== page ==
When Dr. Mac Leod proposed José Luis and Tania join their co-workers in Peru, the Villegases had much to process. The family’s adjustment to a new place—a scary, slum place—was one concern. José Luis reported,

“At first we worried that our boys would be afraid to leave home. However, one of our sons recently had a dream. He said, ‘I dreamed I was living in a place I did not know, and there were poor children all around me. However, what I remember most was that I was very happy.’”

Financial concerns were another issue. Bibiana shared with MAI team members in other South American countries the need the Villegases are facing. They were all acutely aware of the crisis situation in Venezuela, because it is front-page news all over South America. Several of them made sacrificial donations out of their small salaries to help fund this temporary transition for their colleagues.

One by one, as their concerns and questions gradually gave way to answered prayer, José Luis and Tania sensed God’s confirmation to join Marco and Vilma in their ministry in Peru. Both couples are excited to work together as a team, and to have the opportunity for mutual encouragement and learning. When conditions improve in Venezuela, José Luis and Tania desire to return to serve the people and country they love.

Help is needed because the Villegases will have limited resources with the move and Tania’s loss of her job as a computer teacher. MAI will continue the stipend we provide for them. However, we estimate their need to be an additional $10,000 due to extra travel and work expenses, including possible visits back to Venezuela to encourage those there. This is much more than their Latin American MAI teammates have been able to raise.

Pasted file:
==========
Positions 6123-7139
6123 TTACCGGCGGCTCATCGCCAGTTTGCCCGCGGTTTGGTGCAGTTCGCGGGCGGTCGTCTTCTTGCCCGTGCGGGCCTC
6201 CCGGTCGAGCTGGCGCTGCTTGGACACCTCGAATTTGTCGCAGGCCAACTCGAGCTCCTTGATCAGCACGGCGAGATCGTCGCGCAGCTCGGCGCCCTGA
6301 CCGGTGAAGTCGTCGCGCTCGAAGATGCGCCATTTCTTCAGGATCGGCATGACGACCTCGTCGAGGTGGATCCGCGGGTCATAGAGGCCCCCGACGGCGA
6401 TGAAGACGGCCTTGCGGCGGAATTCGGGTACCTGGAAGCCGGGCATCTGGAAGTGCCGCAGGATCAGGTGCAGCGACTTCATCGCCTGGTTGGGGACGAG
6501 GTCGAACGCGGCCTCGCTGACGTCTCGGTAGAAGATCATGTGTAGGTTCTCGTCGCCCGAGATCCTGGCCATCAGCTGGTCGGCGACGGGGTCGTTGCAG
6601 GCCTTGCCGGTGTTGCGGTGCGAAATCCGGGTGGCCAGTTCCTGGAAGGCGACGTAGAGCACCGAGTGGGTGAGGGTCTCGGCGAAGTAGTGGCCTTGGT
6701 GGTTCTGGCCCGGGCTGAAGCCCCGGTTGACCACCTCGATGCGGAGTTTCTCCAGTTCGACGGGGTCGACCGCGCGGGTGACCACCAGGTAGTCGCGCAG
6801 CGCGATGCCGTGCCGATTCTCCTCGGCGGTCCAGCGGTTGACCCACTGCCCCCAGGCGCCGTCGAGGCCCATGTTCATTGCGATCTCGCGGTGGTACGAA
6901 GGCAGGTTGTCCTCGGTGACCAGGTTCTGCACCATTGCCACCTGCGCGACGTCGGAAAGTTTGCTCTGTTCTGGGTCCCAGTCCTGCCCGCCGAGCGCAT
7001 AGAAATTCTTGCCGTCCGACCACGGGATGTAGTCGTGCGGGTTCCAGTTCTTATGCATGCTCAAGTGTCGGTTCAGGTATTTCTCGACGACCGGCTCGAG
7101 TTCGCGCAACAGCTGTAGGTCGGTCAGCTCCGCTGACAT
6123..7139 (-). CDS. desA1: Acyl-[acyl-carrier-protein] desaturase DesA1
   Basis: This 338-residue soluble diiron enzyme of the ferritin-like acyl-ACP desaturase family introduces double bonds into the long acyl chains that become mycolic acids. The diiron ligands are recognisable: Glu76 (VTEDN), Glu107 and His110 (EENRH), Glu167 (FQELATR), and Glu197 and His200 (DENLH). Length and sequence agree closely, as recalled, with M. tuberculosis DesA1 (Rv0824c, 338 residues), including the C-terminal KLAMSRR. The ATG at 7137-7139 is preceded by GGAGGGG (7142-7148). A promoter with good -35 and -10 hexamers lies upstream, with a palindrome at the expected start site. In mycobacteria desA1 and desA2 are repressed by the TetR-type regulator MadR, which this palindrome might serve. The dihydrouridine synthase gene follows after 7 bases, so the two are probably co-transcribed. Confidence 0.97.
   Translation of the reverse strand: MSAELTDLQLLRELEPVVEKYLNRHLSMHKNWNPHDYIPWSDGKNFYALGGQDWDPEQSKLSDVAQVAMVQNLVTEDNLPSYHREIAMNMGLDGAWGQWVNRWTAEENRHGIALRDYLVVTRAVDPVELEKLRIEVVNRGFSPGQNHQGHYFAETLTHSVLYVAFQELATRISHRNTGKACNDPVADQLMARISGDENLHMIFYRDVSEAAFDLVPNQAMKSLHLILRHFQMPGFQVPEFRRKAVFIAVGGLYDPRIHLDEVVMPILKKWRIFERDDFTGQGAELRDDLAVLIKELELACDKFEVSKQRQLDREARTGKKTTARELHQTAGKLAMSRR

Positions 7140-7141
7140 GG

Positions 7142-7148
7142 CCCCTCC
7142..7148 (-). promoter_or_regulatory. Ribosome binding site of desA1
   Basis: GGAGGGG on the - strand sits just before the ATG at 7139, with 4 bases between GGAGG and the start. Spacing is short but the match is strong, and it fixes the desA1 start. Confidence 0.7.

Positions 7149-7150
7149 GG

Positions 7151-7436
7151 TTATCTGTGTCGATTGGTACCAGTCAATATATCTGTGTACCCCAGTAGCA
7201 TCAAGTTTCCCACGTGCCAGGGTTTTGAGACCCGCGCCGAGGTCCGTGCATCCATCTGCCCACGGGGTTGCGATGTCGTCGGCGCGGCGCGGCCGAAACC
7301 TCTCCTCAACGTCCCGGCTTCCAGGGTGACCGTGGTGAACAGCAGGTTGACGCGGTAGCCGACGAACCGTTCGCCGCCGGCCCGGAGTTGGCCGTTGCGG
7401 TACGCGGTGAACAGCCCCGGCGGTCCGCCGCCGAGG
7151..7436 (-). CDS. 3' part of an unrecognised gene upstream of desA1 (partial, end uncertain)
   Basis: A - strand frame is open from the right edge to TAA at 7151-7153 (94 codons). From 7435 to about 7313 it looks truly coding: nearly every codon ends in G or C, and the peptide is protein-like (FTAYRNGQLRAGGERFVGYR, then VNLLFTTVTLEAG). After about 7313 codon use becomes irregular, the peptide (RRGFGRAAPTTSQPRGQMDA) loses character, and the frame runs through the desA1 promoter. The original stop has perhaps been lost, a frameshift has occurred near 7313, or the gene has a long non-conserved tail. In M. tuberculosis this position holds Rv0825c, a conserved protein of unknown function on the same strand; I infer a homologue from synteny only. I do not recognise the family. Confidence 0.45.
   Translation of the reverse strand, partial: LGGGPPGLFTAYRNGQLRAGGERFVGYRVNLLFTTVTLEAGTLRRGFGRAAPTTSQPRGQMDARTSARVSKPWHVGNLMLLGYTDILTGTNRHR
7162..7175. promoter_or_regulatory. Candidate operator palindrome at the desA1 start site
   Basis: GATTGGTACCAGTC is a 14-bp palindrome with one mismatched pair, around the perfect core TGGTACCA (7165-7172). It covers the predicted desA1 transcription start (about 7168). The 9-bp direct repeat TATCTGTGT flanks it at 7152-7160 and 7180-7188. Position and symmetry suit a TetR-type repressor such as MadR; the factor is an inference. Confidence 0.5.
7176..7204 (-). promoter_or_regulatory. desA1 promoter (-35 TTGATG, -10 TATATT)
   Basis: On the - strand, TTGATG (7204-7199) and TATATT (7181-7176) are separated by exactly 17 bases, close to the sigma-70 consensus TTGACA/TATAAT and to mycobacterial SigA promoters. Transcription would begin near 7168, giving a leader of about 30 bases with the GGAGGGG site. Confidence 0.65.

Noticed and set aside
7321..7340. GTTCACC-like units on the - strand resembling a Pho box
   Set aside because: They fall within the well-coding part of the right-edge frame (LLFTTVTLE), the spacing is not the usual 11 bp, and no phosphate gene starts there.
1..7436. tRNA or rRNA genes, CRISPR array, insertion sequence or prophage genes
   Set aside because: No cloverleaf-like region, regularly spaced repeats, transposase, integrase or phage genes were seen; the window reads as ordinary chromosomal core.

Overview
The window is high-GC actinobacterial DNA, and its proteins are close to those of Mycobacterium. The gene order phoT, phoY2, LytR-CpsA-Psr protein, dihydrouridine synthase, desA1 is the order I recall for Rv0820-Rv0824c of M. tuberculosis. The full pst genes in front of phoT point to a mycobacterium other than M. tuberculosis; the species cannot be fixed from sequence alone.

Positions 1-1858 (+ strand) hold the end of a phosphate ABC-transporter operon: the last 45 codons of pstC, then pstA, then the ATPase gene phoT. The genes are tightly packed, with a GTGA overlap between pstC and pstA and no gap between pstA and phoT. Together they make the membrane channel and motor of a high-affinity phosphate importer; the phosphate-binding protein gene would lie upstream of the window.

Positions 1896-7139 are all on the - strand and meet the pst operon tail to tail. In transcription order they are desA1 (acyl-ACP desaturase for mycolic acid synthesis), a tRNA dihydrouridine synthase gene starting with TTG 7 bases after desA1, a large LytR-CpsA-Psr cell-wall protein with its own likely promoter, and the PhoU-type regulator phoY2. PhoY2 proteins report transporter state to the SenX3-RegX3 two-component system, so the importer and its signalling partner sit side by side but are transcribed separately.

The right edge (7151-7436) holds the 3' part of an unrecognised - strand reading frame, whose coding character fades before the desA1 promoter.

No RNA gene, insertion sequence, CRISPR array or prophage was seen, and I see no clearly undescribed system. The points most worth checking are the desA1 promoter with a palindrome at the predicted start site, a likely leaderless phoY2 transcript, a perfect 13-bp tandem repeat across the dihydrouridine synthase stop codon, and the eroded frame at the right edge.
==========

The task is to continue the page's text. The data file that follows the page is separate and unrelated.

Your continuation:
Please pray untitled5for Venezuela. Pray the government there will increase its concern for its citizens, lowering its priority on serving its own interests. Pray God will bring good out of this chaos and suffering. Pray God will supplement the sacrificial gifts fellow CHE workers have already made for the Villegases’ transition.

In addition, more leaders need to be trained in Venezuela because when life is hard, more people need to share leadership roles. Dr. Mac Leod hopes to give scholarships to two rising high-potential leaders from Venezuela, so they can attend a CHE internship this fall. Might God be calling you to help with this as well? Perhaps you can think of the Villegases as if they were your family in a time of great need.

Thank you for listening carefully to what God has to say to you. Jesus said learning to listen and obey is the way we should show our love for him.

P.S.  An article from The New York Times talks about the roots of the problems now pressing Venezuela. Please check it out on the internet, if you want more information about why this chaos is happening. Thank you for caring!

John, I am concerned about Venezuela's chaos! 


I want to: 

I will give generously for: